2016-01
Should a non-rival public good always be provided centrally?
http://d.repec.org/n?u=RePEc:mtl:montde:2015-06&r=mic
This paper discusses the problem of optimal design of a jurisdiction structure from the view point of a utilitarian social planner when individuals with identical utility functions for a non-rival public good and private consumption have private information about their contributive capacities. It shows that the superiority of a centralized provision of a non-rival public good over a federal one does not always hold. Specifically, when differences in individuals’ contributive capacities are large, it is better to provide the public good in several distinct jurisdictions rather than to pool these jurisdictions into a single one. In the specific situation where individuals have logarithmic utilities, the paper provides a complete characterization of the optimal jurisdiction structure in the two-type case.
GRAVEL, Nicolas
POITEVIN, Michel
Federalism; Jurisdictions; Asymmetric information; Equalization; Second best; Public goods, City mergers
2015
Inequity-averse preferences in general equilibrium
http://d.repec.org/n?u=RePEc:txm:wpaper:20160111-001&r=mic
We study the stability with respect to the introduction of opportunity-based inequity aversion a la Dufwenberg et. al (2011) of three welfare properties satisfied by competitive equilibria in self-regarding economies: (i) Pareto efficiency may not be a stable property; (ii) undomination with respect to income redistribution is a stable property whenever the marginal indirect utility of income has no extreme variations; and (iii) generically (endowment-wise) market-constrained efficiency is a stable property.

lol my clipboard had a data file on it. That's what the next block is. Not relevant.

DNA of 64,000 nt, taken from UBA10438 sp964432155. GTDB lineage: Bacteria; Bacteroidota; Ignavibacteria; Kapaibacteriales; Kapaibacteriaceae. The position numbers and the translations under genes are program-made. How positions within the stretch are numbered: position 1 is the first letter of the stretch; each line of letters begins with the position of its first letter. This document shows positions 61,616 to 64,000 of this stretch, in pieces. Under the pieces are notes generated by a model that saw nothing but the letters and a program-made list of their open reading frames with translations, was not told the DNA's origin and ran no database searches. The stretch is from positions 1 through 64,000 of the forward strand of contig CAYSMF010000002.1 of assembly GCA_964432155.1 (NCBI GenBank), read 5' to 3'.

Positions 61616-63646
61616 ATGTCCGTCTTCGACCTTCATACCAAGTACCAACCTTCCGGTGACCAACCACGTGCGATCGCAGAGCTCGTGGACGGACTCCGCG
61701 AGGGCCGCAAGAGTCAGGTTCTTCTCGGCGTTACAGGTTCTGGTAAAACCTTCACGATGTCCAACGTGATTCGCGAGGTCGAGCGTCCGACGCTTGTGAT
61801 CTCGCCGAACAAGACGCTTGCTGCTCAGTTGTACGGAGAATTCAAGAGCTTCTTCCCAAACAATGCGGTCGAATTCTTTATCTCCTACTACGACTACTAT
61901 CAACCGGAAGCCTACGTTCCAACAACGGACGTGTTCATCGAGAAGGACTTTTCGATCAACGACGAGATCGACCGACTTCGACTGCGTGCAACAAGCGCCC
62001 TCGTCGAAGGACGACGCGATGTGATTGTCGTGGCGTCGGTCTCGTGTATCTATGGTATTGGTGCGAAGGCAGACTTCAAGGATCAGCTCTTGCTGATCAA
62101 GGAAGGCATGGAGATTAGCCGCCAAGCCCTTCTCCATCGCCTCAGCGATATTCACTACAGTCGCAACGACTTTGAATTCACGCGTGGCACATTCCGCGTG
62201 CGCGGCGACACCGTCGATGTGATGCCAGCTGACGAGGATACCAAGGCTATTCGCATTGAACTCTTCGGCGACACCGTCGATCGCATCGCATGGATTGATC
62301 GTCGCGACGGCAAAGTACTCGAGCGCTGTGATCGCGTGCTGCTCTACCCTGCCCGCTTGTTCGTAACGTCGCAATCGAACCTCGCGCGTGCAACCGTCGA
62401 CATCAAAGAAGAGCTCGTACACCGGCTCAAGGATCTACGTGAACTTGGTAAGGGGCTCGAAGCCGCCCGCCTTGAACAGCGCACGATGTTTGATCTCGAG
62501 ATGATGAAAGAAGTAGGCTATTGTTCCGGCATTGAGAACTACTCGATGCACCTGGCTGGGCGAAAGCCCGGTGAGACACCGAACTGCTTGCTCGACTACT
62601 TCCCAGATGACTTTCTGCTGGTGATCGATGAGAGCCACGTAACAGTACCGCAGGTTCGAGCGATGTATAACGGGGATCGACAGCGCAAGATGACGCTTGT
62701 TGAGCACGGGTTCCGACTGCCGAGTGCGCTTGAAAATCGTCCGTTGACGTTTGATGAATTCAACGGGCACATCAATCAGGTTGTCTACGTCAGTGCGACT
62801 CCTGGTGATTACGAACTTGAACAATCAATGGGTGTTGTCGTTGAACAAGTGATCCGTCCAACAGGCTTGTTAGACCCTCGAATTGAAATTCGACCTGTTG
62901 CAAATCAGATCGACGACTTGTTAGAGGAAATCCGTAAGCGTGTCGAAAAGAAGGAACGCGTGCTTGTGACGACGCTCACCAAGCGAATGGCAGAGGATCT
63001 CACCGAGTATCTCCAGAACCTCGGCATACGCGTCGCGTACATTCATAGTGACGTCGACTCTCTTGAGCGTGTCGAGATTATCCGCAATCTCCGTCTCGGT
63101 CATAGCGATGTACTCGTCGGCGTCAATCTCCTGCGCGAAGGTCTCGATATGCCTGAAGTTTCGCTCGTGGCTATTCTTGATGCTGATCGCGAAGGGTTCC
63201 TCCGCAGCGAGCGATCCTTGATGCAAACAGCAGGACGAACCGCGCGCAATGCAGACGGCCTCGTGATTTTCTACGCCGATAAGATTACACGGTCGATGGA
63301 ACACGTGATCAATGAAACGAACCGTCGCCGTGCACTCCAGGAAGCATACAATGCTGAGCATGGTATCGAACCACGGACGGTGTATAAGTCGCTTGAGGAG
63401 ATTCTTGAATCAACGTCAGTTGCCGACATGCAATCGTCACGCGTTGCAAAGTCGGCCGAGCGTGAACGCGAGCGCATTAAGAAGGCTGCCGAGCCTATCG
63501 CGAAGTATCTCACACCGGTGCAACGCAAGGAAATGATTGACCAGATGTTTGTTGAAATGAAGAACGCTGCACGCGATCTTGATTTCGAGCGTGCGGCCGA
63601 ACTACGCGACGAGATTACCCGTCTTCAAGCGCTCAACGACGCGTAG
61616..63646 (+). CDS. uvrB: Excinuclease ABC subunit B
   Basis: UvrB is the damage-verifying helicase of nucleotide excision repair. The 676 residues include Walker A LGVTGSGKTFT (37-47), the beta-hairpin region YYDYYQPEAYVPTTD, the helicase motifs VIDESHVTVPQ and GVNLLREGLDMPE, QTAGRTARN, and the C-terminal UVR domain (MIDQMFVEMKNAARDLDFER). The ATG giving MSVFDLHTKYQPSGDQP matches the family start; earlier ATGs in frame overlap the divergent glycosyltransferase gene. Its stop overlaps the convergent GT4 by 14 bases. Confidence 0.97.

Rodrigo A. Velez
inequity aversion, general equilibrium
2016-01-11
Designing a Strategy-Proof Spot Market Mechanism with Many Traders : Twenty-Two Steps to Walrasian Equilibrium
http://d.repec.org/n?u=RePEc:wrk:warwec:1108&r=mic
To prove their Walrasian equilibrium existence theorem, Arrow and Debreu (1954) devised an abstract economy that Shapley and Shubik (1977) cricitized as a market game because, especially with untrustworthy traders, it fails to determine a credible outcome away from equilibrium. All this earlier work also postulated a Walrasian auctioneer with complete information about traders' preferences and endowments. To ensure credible outcomes, even in disequilibrium, warehousing is introduced into a multi-stage market game. To achieve Walrasian outcomes in a large economy with incomplete information, even about traders' endowments, a strategy-proof demand revelation mechanism is considered, and then extended to include warehousing.
Hammond, Peter J.
market design ; demand revelation ; strategyproofness ; hidden endowments ; warehousing
2016
Toward a Theory of Monopolistic Competition
http://d.repec.org/n?u=RePEc:hig:wpaper:121/ec/2016&r=mic
We propose a general model of monopolistic competition which encompasses existing models while being exible enough to take into account new demand and competition features. Even though preferences need not be additive and/or homothetic, the market outcome is still driven by the sole variable elasticity of substitution. We impose elementary conditions on this function to guarantee empirically relevant properties of a free-entry equilibrium. Comparative statics with respect to market size and productivity shock are characterized through necessary and sucient conditions. Furthermore, we show that the attention to the constant elasticity of substitution (CES) based on its normative implications was misguided: constant mark-ups, additivity and homotheticity are neither necessary nor sucient for the market to deliver the optimum outcome. Our approach can cope with heterogeneous rms once it is recognized that the elasticity of substitution is rm-specic. Finally, we show how our set-up can be extended to cope with multiple sectors.
Mathieu Parenti
Philip Ushchev
Jacques-Francois Thisse
monopolistic competition, general equilibrium, additive preferences, homothetic preferences.
2016